Based on mutual-fund flows, retail investors haven’t been giddy participants in the stock markets’ big move off March lows, preferring to divert most of their fresh investments into bond funds.
Unusual, since the average investor is typically a horrible market timer, enthusiastically pouring the most money into equity funds as market rallies peak, and yanking out their investments at moments of maximum pain during market bottoms.
So what gives now? Why hasn’t the S&P 500′s 60% move seduced more retail investors into stock funds?
“Maybe it’s because after a record nine point P/E multiple expansion this quickly from the recession low (normally we see a three point multiple expansion) the typical retail investor realizes that it makes no sense at this juncture to pay a Cadillac price for a Ford Focus,” Gluskin Sheff economist David Rosenberg writes in his daily commentary.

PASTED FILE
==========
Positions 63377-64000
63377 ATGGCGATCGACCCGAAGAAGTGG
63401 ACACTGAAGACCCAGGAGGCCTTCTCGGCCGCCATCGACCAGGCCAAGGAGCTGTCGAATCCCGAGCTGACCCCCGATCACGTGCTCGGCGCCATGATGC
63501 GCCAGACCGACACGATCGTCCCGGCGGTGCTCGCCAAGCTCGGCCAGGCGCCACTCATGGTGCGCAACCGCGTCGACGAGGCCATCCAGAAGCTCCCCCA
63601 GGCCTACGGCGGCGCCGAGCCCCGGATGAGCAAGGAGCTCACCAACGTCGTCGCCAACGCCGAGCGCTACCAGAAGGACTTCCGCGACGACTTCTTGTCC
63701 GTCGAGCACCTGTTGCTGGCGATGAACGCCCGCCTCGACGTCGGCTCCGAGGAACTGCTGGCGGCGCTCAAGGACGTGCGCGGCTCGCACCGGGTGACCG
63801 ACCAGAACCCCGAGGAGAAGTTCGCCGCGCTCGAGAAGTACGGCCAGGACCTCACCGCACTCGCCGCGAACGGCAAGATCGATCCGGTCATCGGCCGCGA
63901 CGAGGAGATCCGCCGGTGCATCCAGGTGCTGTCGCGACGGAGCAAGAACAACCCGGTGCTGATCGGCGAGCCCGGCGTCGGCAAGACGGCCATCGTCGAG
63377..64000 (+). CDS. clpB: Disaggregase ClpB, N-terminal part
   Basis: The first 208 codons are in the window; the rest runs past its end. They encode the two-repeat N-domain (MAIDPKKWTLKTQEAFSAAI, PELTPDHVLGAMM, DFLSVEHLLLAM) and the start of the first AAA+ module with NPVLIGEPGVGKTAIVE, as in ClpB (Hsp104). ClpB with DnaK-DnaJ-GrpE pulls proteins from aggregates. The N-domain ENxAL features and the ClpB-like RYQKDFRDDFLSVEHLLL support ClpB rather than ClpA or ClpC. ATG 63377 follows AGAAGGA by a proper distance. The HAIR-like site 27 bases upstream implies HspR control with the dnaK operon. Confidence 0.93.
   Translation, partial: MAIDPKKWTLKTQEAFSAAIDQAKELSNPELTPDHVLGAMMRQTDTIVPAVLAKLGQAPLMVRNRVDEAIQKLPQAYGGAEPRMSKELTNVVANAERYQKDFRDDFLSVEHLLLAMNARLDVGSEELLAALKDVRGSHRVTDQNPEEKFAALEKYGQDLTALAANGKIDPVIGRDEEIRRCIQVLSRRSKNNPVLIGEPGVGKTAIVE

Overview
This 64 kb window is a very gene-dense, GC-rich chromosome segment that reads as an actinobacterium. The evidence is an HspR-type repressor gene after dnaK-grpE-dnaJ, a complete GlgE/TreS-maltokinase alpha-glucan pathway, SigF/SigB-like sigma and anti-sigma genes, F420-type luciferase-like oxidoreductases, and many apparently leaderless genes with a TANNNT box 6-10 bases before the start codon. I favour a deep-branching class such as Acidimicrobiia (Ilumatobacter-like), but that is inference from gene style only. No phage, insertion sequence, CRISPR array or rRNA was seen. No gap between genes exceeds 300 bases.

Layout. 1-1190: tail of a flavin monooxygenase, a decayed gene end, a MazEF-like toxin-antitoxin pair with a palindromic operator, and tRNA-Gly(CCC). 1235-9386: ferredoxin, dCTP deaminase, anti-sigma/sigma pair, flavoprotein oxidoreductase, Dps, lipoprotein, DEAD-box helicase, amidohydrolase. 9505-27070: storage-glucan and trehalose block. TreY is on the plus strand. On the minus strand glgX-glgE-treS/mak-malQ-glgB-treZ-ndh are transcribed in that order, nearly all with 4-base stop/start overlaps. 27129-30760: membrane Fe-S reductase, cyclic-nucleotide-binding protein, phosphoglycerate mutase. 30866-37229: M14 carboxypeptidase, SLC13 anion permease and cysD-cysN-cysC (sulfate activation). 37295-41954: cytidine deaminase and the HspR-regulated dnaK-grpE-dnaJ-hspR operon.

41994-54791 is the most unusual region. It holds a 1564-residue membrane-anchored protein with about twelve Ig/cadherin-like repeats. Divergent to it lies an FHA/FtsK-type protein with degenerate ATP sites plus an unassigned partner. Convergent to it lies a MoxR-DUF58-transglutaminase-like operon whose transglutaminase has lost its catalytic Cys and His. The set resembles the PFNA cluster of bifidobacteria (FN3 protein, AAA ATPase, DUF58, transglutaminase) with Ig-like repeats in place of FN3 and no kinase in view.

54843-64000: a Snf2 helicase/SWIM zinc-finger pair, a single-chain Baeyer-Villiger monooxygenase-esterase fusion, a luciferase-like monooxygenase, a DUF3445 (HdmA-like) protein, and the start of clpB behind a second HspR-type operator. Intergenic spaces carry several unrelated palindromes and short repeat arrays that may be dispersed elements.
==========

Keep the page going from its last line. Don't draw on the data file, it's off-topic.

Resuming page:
“The question is whether the public will do what they have in the past or whether there has been a secular shift away from speculation after 10 years of horribly negative returns in the stock market compared to bonds, combined with the disaster befalling real estate speculation in the last few years,” he adds.
Maybe the public, “and especially the Baby Boomer cohort, have resolved to save the old fashioned way and accept the meager guaranteed return offered by the bond market,” Rosenberg says.
That may turn out to be a poor decision from a return-maximizing standpoint, he notes, but it’ll ”ensure capital preservation and wealth appreciation, over time.”